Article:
Judges must be prepared to withstand public scrutiny and swallow unfair and baseless allegations against them if their decisions do not tally with public opinion.
Chief Justice Tan Sri Tengku Maimun Tuan Mat said although judges adjudicate all cases that come before them, they are bound to hear cases which attract public attention and which involve political figures.
“The reality is that, no matter how impartial we are or how detached we are from politics, our decisions will be viewed from a political perspective or with a political flavour because unfortunately, public perception of the judiciary is shaped by the political landscape.”
She said this in her speech at the taking-of-oath of office and loyalty ceremony of Federal Court and Appeals Court judges, as well as judicial commissioners at the Conference Hall in the Palace of Justice on Friday.
She said it was “extremely disturbing” that the judiciary has of late been attacked only because the Public Prosecutor had exercised discretion to withdraw a case as warranted under Article 145 (3) of the Federal Constitution involving several high-profile cases.
Last month, Twentytwo13 had in a report highlighted the withdrawal of court cases involving matters of public interest in recent times which had raised eyebrows and piqued interest on the functions and workings of two legal institutions – the Attorney-General’s Chambers and the judiciary.
Notable cases which have come under public scrutiny include:
- Acquittal of former Sabah chief minister Datuk Seri Musa Aman involving corruption and money-laundering,
- Riza Shahriz Abdul Aziz, the stepson of Datuk Seri Najib Razak, given a discharge not amounting to acquittal on five counts of money-laundering charges involving US$248mil (RM1.25bil) linked to 1Malaysia Development Bhd, and
- Discharge and acquittal of former Penang Chief Minister Lim Guan Eng involving the conversion of land status and purchase of a bungalow below market price in September 2018.
Tengku Maimun said the decision to withdraw a case can only be made by the prosecution and not other parties, including the courts.
“… This does not mean the courts or judges had acted dishonestly or conspired with any quarters or are involved in corruption.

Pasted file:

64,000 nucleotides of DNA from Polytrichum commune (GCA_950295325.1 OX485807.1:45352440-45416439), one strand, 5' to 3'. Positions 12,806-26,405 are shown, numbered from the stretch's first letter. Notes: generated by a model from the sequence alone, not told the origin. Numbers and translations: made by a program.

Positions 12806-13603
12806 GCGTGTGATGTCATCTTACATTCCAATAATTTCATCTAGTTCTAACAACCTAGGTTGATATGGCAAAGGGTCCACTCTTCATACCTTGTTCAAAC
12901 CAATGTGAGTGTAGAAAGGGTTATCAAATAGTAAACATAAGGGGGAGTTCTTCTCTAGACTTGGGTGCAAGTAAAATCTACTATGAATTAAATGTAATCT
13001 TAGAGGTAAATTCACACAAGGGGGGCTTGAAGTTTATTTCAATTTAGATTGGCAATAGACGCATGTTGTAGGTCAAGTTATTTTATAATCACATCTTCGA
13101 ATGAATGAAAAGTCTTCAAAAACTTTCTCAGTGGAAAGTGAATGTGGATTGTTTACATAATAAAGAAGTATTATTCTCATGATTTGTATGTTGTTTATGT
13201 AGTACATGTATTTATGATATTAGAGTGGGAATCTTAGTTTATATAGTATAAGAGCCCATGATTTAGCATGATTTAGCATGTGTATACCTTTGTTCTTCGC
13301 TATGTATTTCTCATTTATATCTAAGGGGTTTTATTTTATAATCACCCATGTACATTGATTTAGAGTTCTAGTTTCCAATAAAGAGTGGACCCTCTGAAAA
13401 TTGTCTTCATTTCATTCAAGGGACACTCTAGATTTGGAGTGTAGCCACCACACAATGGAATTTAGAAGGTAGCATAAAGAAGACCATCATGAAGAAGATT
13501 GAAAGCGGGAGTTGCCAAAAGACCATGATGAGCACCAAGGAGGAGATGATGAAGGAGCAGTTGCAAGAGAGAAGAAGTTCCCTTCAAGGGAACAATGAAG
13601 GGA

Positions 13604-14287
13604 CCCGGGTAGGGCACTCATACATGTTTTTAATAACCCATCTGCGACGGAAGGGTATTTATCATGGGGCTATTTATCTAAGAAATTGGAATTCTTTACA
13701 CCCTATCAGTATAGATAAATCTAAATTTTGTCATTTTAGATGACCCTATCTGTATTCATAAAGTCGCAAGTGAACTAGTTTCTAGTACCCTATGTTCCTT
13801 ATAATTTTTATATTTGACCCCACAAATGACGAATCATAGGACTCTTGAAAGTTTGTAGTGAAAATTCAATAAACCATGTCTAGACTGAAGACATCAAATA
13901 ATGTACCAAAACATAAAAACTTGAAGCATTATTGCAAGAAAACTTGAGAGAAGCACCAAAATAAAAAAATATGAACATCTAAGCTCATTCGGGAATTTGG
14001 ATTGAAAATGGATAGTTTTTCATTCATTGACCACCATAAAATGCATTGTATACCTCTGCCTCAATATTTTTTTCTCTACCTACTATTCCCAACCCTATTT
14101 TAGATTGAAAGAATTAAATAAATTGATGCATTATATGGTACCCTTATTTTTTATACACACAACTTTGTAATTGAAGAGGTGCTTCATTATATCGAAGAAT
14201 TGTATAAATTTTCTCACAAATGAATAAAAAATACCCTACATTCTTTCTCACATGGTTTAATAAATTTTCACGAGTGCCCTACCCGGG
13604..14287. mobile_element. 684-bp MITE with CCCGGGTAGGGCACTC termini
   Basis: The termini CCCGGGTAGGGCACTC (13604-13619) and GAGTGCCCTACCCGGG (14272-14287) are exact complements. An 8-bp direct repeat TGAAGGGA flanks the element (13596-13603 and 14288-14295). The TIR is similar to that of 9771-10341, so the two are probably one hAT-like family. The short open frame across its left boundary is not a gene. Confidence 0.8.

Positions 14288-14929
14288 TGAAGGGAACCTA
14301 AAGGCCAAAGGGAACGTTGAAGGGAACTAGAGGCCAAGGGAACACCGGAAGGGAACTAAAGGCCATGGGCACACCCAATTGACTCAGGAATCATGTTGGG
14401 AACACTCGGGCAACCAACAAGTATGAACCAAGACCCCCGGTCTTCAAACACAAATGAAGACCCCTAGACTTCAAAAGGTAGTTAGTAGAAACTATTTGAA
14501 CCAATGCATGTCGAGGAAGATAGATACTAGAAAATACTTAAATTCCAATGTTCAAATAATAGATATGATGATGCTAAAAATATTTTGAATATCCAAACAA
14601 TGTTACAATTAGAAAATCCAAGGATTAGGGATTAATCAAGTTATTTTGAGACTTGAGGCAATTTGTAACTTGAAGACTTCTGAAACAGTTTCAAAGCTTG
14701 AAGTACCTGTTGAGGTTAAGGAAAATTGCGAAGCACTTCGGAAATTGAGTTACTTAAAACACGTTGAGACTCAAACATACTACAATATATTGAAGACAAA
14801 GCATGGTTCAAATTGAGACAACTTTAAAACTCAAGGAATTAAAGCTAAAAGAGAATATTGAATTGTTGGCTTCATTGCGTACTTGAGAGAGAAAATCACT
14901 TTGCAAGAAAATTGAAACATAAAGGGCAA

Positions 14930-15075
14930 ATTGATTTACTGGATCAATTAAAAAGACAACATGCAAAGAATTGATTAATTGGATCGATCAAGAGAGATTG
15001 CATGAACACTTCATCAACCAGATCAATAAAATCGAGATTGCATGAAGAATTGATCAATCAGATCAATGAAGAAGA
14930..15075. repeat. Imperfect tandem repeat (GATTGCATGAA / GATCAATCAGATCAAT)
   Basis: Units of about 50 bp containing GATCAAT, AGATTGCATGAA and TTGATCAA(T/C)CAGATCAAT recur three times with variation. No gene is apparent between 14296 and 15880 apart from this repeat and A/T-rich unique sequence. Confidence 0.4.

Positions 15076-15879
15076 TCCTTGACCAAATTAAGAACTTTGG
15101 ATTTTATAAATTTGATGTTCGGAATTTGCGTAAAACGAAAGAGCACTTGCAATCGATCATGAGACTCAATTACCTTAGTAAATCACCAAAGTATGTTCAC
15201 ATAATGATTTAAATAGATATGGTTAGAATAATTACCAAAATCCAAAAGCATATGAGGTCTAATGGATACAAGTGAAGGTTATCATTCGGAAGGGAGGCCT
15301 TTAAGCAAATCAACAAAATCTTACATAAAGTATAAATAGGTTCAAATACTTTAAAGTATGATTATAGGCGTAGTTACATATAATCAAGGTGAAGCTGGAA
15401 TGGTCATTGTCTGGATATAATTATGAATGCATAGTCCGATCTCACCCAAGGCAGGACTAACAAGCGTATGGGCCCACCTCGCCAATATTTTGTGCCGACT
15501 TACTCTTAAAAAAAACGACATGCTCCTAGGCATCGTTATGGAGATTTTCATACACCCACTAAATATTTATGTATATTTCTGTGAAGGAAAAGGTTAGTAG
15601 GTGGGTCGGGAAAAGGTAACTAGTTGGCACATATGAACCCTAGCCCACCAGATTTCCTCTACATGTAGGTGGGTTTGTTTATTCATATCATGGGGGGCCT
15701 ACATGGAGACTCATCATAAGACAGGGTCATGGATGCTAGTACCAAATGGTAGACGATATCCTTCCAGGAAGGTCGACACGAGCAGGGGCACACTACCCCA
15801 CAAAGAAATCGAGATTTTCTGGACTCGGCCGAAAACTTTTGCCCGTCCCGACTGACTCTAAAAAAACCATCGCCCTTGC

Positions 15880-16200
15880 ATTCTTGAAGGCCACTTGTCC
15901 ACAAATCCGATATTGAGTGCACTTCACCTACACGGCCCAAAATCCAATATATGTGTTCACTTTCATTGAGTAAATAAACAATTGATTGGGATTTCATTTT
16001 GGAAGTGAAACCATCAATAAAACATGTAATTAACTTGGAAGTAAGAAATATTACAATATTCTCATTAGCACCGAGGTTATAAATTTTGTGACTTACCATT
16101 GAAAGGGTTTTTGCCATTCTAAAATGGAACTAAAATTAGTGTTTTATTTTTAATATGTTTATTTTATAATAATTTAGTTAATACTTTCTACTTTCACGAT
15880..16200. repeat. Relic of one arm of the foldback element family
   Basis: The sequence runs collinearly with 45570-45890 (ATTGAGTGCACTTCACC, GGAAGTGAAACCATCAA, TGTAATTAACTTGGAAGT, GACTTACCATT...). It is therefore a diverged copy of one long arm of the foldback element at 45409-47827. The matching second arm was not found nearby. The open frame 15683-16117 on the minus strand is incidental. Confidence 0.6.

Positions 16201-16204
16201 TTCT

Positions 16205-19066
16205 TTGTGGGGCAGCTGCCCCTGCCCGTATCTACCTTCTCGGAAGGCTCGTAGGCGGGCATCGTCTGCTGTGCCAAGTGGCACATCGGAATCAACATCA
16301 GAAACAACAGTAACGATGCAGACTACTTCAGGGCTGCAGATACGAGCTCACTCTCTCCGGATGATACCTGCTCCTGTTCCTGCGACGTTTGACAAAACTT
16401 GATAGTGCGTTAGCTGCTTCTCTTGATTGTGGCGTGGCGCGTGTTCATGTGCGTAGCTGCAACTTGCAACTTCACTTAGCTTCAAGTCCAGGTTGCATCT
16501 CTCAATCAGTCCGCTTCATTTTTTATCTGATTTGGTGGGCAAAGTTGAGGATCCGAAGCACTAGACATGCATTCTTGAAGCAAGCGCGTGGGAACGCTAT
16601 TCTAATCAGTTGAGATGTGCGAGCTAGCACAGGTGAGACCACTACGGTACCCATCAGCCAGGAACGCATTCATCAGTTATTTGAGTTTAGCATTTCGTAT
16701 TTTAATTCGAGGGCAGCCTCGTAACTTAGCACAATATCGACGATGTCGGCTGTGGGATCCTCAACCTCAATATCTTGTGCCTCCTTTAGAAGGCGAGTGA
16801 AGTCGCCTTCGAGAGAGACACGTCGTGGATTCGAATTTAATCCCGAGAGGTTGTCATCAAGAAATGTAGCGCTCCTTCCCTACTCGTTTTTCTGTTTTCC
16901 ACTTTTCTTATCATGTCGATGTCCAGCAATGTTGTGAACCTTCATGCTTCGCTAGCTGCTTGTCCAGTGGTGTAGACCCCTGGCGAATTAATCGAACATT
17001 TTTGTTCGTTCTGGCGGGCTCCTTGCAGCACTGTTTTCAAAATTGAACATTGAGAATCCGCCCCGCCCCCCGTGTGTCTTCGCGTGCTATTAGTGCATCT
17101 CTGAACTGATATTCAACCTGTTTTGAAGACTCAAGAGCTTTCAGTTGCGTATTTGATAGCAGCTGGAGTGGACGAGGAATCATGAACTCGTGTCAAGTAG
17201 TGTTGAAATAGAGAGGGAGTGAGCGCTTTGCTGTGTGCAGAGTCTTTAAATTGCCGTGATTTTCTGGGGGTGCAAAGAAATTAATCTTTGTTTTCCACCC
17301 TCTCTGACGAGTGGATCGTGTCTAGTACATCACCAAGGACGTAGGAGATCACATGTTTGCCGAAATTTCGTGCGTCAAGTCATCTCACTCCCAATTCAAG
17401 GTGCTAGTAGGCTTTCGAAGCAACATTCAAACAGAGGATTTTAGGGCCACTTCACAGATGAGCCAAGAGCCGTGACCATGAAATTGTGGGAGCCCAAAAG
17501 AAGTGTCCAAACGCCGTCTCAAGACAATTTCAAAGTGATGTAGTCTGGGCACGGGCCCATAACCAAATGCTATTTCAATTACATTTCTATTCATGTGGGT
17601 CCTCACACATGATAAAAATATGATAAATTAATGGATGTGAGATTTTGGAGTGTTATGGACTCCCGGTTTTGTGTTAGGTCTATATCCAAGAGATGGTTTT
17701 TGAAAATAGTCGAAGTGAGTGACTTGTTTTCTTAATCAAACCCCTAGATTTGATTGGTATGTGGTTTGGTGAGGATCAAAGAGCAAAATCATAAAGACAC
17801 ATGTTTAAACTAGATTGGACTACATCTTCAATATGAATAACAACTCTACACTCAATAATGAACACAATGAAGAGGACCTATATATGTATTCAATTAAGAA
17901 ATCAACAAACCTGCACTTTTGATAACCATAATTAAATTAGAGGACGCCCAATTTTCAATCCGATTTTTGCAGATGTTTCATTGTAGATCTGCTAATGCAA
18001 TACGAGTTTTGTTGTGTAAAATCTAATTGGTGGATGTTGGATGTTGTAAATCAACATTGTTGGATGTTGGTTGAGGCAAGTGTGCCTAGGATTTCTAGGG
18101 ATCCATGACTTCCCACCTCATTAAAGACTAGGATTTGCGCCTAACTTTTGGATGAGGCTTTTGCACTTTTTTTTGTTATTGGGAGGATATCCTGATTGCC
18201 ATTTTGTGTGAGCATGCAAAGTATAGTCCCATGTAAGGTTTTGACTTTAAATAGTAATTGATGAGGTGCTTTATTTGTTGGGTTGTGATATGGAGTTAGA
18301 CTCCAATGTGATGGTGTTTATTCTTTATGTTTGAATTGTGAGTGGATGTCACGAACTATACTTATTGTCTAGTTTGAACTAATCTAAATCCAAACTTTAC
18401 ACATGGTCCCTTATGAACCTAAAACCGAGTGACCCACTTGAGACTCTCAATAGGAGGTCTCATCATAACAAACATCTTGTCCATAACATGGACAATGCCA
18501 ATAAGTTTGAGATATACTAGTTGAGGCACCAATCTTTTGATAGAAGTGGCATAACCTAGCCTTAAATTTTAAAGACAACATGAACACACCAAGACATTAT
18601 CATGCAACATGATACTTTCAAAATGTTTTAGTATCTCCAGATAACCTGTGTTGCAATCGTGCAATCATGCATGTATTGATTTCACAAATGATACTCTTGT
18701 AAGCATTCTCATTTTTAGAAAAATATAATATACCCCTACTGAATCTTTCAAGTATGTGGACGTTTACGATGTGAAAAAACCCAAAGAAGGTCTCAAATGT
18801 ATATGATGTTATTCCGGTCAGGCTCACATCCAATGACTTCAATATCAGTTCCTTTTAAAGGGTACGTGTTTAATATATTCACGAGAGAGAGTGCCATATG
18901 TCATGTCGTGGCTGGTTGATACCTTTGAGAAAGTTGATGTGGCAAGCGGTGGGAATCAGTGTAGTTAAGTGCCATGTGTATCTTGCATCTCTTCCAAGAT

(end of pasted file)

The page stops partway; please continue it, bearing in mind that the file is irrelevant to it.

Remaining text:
“If a charge that has been brought before the court does not proceed or is withdrawn by the prosecutor, this does not mean the courts or judges did not perform our duties as accorded under the law or that the courts and judges had compromised on our integrity and the impartiality.”
Tengku Maimun said baseless accusations against the court and judges will affect the public’s trust in the institution that has been entrusted to adjudicate fairly and impartially based on the law.
“The erosion of trust and confidence of the people in the institution will be detrimental to all quarters as the courts of law are the last bastion of justice for the ordinary citizens,” she said.
She also urged the public to be more responsible in making any statements regarding judgments, especially those that touch on the integrity of judges.
“Trust us, the courts do not side with any individuals or groups and only side with the law and justice.”
Tengku Maimun said there were also certain quarters who were giving the impression that judges were involved in corruption.
“If indeed there are judges who are involved in corruption, I urge those with information to lodge reports to the Malaysian-Anti Corruption Commission so investigations can be carried out according to the law rather than making wild accusations not backed by evidence on social media, Tengku Maimun said.
She stressed the judiciary has never taken the stand that judges cannot be criticised.
“The judiciary is ready to accept constructive criticisms regarding decisions made by the court. The institution is responsible to the people and constructive criticisms can help improve the quality in the execution of justice.
“But these criticisms must be made honestly and with reasonable courtesy within the limits of the law,” she said.